Swim England CEO Nickerson In Plea For Government Funds For Public Pools

(Ryan Casey/CHSAANow.com)
Photo Courtesy: Ryan Casey/CHSAANow.com

Swim England CEO Jane Nickerson has pleaded with the Government to provide financial support to ensure swimming doesn’t become leisure’s ‘forgotten activity’ with 30% of public pools to remain closed until 2021.

Indoor pools across England are allowed to reopen from Saturday 25 July for the first time since 20 March, shortly before lockdown.

However, less than 20% of local authority-owned facilities will reopen tomorrow and many at reduced capacity.

Research also shows that 30% of public pools will stay closed into next year because of the costs of reopening to local councils, compounded by the loss of income during lockdown.

Swim England

Photo Courtesy: Swim England

One such pool that will be affected is Plymouth Life Centre, in the south-west of England, which hosted the 2020 British Diving Championships in January in a city that has honed the likes of former Olympic 100m breaststroke champion Ruta Meilutyte, 2017 world 50 fly champion Ben Proud and double Olympic medallist Tom Daley.

The Life Centre will not reopen until April 2021 following repair work.

Nickerson has reiterated her plea that swimming not be forgotten and underlined its benefits, both physical and mental.

She said:

“We’re obviously delighted that pools have finally been given the green light to reopen for the first time in more than four months.

“However, we face the real risk of swimming becoming a forgotten activity for so many people if public leisure centres open their gyms first and leave pools closed until next year.

“Before the lockdown, 4.7 million people a month were swimming regularly. It is such a unique activity in that it offers huge physical and mental health benefits – and helps save the NHS and social care system more than £357 million a year.

“It would be short-sighted not to provide the necessary financial support to help facilities blighted by the pandemic. The savings made to the NHS alone would quickly more than recover the initial outlay.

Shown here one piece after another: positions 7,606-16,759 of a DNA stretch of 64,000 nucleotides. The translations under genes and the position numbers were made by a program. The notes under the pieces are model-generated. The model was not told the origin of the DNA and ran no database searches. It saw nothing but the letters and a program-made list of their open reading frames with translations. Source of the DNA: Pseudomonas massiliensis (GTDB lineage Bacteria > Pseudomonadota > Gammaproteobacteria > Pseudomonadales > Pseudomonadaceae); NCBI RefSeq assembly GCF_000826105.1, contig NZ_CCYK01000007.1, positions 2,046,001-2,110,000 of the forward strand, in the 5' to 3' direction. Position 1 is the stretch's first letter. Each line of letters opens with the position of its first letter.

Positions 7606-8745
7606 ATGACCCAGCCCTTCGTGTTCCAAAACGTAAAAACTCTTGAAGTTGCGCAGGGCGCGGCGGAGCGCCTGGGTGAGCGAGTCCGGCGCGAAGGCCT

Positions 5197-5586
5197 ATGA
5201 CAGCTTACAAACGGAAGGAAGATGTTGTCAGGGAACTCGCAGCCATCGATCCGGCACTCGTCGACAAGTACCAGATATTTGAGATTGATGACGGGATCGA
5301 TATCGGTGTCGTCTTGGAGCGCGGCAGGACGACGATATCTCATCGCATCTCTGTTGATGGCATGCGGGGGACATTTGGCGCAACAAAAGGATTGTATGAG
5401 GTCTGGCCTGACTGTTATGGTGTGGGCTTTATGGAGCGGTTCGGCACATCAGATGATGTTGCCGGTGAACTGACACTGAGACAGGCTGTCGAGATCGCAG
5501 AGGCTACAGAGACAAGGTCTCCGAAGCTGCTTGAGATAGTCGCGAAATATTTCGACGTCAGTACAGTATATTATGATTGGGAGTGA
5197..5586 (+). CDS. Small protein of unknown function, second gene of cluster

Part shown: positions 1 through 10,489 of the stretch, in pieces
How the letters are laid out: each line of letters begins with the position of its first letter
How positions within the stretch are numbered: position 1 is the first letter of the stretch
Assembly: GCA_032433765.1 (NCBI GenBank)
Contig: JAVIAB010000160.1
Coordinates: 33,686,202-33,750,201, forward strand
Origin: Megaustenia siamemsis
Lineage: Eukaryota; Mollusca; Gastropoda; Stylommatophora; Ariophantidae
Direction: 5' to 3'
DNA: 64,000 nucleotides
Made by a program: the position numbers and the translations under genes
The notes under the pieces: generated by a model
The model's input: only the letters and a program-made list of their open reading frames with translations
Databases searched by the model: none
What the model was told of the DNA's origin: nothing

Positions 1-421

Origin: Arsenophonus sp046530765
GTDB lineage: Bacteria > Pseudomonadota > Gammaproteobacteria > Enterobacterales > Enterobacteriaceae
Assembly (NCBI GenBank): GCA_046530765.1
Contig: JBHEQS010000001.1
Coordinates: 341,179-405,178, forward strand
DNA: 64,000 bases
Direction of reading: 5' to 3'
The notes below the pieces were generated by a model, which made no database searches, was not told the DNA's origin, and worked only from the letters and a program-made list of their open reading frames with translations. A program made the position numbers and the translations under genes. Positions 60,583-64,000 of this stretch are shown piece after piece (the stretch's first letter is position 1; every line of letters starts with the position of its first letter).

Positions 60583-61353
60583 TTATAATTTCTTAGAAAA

“We share the frustrations of our members and affiliated clubs who still find themselves unable to enjoy the activities they love so dearly and we will keep fighting on their behalf to get them back into their pools as soon as possible.”

Jane Nickerson

Photo Courtesy: Jane Nickerson Twitter

So too did Nickerson point to the income generated and saved by the pools, adding:

“A local pool has the power to generate £7.2million social value in community savings.

“We appreciate that finances across the country are stretched but it’s a no brainer not to invest in public leisure facilities.

“The #SaveLeisure campaign continues to have our backing and we urge the Government to provide the ring-fenced funding needed to help prevent significant market failure – which we know will hit less affluent areas hardest.

“Funding is also vital to help prevent facilities increasing the cost of going swimming.

“Water-based activity is loved by millions – and we will continue to do everything in our power to ensure that remains the case and people have the necessary, affordable facilities to enjoy the water.”


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